In Florida, Disorderly Conduct (also known as Breach of Peace) is a criminal offense
and second degree misdemeanor, as outlined in Section 877.03 of the Florida Statutes.
Under Florida law, disorderly conduct or breach of peace occurs where an individual
commits an act of a nature that “corrupts” the “public morals,” outrages the sense
of public decency, or affects the peace and quiet of persons who may witness the
act. The offense may also occur where the accused has engaged in brawling or fighting,
such as in a mutual altercation (mutual combat).
If you have been arrested for disorderly conduct in Jacksonville, Duval County, Clay
County, or Nassau County, you may have defenses available to contest the charge or
to minimize potential penalties. Contact our Jacksonville Criminal Defense Attorney
today for a free consultation.
Penalties for Disorderly Conduct- Florida?
Disorderly conduct is a second degree misdemeanor, with penalties of up to sixty
days in jail. If you have been accused of disorderly conduct, contact our Jacksonville
Disorderly Conduct and Breach of Peace Attorney to discuss your options under Florida
law. Disorderly Conduct is a highly defendable charge and you should not resolve
your case without first speaking with an attorney.
Defenses to Disorderly Conduct / Breach of Peace- Florida Law
Disorderly conduct is one of the most defendable charges in all of Florida criminal
law. Despite the broad wording of Florida’s Disorderly Conduct Statute, a conviction
for Disorderly Conduct / Breach of Peace can not stand where the accused merely creates
an annoyance, uses profanity, or displays a belligerent attitude. Mere verbal conduct
is also an insufficient basis for a conviction.
Where the reason for a Disorderly Conduct arrest is speech only, Florida’s disorderly
conduct statute will only apply if the speech is not protected by the First Amendment
to the U.S. Constitution. Unprotected speech can include “fighting words” (words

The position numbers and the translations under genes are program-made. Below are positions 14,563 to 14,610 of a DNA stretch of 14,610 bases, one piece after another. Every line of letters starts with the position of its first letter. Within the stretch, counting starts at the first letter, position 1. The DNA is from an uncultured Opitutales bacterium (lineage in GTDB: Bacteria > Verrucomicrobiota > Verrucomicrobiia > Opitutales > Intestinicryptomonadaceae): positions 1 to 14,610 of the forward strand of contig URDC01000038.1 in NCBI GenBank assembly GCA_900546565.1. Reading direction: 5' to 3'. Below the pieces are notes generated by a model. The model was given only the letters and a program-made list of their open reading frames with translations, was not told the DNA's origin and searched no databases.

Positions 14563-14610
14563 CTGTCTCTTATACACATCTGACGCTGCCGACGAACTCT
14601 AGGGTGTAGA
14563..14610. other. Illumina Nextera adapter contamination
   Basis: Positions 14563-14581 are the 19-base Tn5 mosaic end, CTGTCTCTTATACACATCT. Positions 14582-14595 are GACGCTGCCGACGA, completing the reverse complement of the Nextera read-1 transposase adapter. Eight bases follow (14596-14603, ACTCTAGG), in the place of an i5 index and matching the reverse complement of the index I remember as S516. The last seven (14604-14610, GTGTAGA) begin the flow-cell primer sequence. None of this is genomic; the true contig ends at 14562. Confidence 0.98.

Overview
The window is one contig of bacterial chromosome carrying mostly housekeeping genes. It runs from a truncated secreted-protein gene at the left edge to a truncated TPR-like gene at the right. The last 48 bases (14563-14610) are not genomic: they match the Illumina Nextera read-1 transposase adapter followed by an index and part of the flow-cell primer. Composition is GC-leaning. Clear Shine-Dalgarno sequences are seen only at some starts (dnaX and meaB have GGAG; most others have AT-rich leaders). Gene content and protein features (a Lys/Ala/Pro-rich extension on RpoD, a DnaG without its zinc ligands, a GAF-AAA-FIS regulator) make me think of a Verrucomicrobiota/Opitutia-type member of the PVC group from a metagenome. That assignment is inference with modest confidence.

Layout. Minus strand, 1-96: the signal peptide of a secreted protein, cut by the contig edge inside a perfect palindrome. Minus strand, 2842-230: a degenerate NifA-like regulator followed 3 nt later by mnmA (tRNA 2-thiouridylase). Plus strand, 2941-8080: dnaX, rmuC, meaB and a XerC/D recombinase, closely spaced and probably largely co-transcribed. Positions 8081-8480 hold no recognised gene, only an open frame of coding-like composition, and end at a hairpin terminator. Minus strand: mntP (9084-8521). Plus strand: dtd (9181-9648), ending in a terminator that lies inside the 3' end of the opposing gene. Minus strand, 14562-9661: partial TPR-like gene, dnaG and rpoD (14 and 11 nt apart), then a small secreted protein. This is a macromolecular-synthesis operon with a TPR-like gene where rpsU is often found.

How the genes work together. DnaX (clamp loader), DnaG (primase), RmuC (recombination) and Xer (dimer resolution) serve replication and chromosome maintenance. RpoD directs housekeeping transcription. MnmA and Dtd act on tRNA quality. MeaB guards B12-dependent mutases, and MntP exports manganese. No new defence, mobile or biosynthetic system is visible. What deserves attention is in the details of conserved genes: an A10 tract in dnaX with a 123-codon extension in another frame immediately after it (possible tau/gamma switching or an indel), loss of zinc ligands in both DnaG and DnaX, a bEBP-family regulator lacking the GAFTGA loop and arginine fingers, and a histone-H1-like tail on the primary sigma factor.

that, by their very utterance, inflict injury or tend to incite an immediate breach
of peace), words, known to be false, which report a physical hazard in circumstances
creating a clear and present danger of bodily harm to others, and words that invade
the right of others to pursue their lawful activities.
The use of profanity, cursing, swear words, or offensive words to police officers,
standing alone, also does not constitute a breach of the peace or disorderly conduct.
However, where the verbal conduct causes legitimate safety concerns for the officer
and interferes with police operations, the analysis may change. Florida courts have
upheld convictions for disorderly conduct where an accused acts in a loud and belligerent
manner, directs his yelling towards police, interferes with police operations, and
causes a crowd to gather (causing safety concerns for the officer).
Lastly, where a charge of disorderly conduct or breach of peace involves “fighting”
or “brawling,” the defendant is not precluded from raising a self-defense claim.
A Jacksonville disorderly criminal defense lawyer may raise a self-defense claim
in a situation involving a fight where the accused did not initiate the fight, and
was acting to protect herself from her attacker. If successfully raised, this defense
requires the prosecution to prove beyond a reasonable doubt that the accused did
not act in self-defense.